The Federal Reserve’s latest action against Wells Fargo is a new test for CEO Tim Sloan and is once again bringing pressure from the bank’s biggest critics.
In an unprecedented step, the Federal Reserve last week announced it is restricting Wells’ growth following a raft of scandals at the San Francisco-based bank. Harshly worded letters from the Fed accuse Wells’ board of failing to properly oversee the company, which the regulator said must improve its governance and controls.
The Fed’s orders turn up the heat on Sloan and Wells Fargo. The bank continues to be dogged by a scandal over unauthorized customer accounts that erupted nearly a year and a half ago. Revelations of those accounts and newer problems have rocked the third-largest U.S. bank, leading to congressional hearings, state and federal probes, and the loss of business, among other fallout.
As recently as October, Sen. Elizabeth Warren told Sloan during a congressional hearing he should be fired for the accounts scandal, since he was chief financial officer and chief operating officer for some of the scandal’s years. After the Fed’s action Friday, the Massachusetts Democrat doubled down on the issue, saying the case for firing Sloan is “even stronger today.”
“Sloan was the CFO and COO of Wells while the bank was cheating millions of its customers, and he did nothing to stop those rampant consumer abuses despite ample warnings,” Warren said in a statement to the Observer. Wells’ board should find a new CEO “who wasn’t up to his eyeballs in the fake-accounts scandal,” she said.
Analysts, however, doubt that Sloan’s job is at greater risk.
For one, the Fed didn’t uncover new problems at Wells, they note. Also, the Fed’s constraints on Wells’ growth – the company cannot exceed the assets it had at the end of last year – will likely be lifted in about a year or maybe less, some analysts said.
“I think that this has no impact on Tim Sloan’s future at (Wells Fargo),” independent bank analyst Nancy Bush said.
The Fed’s move, announced on Janet Yellen’s last day as Fed chair, probably reflected Yellen’s concerns about her legacy around punishing Wells Fargo appropriately, Bush said: “Big hat, no cattle is my bottom line.”
In a statement, Wells Fargo said it takes the Fed order very seriously and that the company is confident in its ability to meet the requirements while continuing to serve customers.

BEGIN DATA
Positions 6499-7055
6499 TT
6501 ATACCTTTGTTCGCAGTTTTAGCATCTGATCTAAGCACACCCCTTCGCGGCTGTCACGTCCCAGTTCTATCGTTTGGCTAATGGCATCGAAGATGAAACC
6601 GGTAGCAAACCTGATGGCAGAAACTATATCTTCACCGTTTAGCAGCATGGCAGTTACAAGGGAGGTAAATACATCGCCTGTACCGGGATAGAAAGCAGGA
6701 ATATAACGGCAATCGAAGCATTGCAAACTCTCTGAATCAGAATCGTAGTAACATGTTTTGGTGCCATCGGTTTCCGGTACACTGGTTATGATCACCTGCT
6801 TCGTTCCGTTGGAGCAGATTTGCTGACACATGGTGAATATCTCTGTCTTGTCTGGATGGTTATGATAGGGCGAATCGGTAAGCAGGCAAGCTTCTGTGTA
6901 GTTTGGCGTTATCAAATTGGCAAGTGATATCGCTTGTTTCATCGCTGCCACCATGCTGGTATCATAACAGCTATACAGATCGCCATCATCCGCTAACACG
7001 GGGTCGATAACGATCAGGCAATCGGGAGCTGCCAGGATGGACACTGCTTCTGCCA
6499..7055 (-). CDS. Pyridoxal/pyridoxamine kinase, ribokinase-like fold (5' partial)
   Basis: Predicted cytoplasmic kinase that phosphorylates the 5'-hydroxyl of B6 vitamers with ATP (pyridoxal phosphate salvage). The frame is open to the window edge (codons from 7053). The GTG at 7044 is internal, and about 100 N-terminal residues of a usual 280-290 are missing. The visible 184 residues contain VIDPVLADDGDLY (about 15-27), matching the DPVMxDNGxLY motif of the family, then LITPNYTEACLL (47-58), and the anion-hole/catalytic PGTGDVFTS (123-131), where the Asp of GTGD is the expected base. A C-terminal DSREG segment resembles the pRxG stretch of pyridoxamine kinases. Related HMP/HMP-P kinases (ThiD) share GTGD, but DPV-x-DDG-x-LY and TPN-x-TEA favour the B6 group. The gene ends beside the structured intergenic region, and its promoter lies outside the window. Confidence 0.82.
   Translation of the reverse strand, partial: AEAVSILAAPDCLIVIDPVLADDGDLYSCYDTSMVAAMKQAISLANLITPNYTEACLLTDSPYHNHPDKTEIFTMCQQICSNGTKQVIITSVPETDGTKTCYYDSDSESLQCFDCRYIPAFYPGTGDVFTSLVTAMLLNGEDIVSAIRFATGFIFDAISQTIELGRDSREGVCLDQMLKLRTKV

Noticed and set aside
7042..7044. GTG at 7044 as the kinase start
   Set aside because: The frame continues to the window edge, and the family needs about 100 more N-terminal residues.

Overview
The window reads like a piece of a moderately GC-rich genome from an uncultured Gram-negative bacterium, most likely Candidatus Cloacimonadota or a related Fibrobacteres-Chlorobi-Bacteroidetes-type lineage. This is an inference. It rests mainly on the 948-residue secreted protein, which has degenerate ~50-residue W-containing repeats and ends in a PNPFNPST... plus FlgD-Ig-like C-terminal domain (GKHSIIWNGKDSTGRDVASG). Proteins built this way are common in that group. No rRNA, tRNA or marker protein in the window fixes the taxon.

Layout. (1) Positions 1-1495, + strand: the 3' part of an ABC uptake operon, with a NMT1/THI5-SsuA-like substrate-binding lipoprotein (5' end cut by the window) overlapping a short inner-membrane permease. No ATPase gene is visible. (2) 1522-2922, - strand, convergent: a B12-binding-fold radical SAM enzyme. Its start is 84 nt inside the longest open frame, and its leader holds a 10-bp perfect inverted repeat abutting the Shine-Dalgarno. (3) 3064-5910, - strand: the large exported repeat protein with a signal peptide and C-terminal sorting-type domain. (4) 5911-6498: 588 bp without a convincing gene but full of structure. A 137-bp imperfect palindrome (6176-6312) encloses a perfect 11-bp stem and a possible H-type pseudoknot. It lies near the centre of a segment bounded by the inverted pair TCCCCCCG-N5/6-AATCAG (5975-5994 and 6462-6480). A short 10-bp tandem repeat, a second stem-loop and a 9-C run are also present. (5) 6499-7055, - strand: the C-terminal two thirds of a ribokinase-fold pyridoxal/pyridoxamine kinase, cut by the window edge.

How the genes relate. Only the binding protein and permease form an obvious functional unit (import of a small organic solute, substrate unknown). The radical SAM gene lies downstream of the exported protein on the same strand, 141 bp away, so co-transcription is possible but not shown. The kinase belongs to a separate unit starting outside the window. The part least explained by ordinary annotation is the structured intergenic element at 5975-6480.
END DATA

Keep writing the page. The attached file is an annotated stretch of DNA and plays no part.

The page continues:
Speaking to analysts on a conference call Friday, Sloan emphasized that Wells will still be able to accept deposits and make loans, and that the growth limitations will be manageable by temporarily limiting other activities.
But the handcuffs are frustrating some shareholders at a time when the stars are aligning for big banks: an improving economy; expectations for looser federal regulations, and ongoing increases in interest rates, which have given a boost to banks’ revenues. Over the past year, Wells shares have risen only about 3 percent, lagging much bigger gains at Bank of America (30 percent), Citigroup (27 percent) and JPMorgan Chase (25 percent).
“As a shareholder, I want them to grow,” said Charles Elson, who is also director of the Weinberg Center for Corporate Governance at the University of Delaware.
Elson said it’s a positive that Wells announced Friday it will be replacing four board members this year. It’ll be up to the board whether Sloan stays, but the Fed’s latest action doesn’t help his cause, Elson said.
The Fed’s action also increases the likelihood Wells’ scandals will be a focus at the bank’s annual shareholders meeting. The bank has yet to announce a date, but the event is usually held in the spring.
Last year, North Carolina Treasurer Dale Folwell, who has investment responsibility for the state’s pension funds, said he voted the 4.9 million Wells shares held by the retirement plans against four board members in place during the scandal. On Tuesday, Folwell told the Observer it was too soon to say how he’ll vote the shares this year, but he expressed optimism in the bank’s turnaround.
“Wells Fargo is a great corporate citizen of this state,” he said. “I feel very confident that they’re trying to … make sure this never happens again.”
California Treasurer John Chiang has stronger words. He is calling for long-serving board members Federico Peña, John Baker, Lloyd Dean and Enrique Hernandez to be the four removed. Wells Fargo has not announced the names of members who will step down.
“The four … served on the bank’s Corporate Responsibility Committee as scandal after scandal unfolded in recent years,” Chiang, a Democrat running for governor, said in a statement.
“If Peña, Baker, Dean and Hernandez are gone, I won’t have to show up … to raise holy hell about the board’s composition in April,” Chiang said.
Meanwhile, a spokesman for New York State Comptroller Thomas DiNapoli said Tuesday the state’s retirement fund will be voting against all incumbent directors at this spring’s annual shareholder meeting.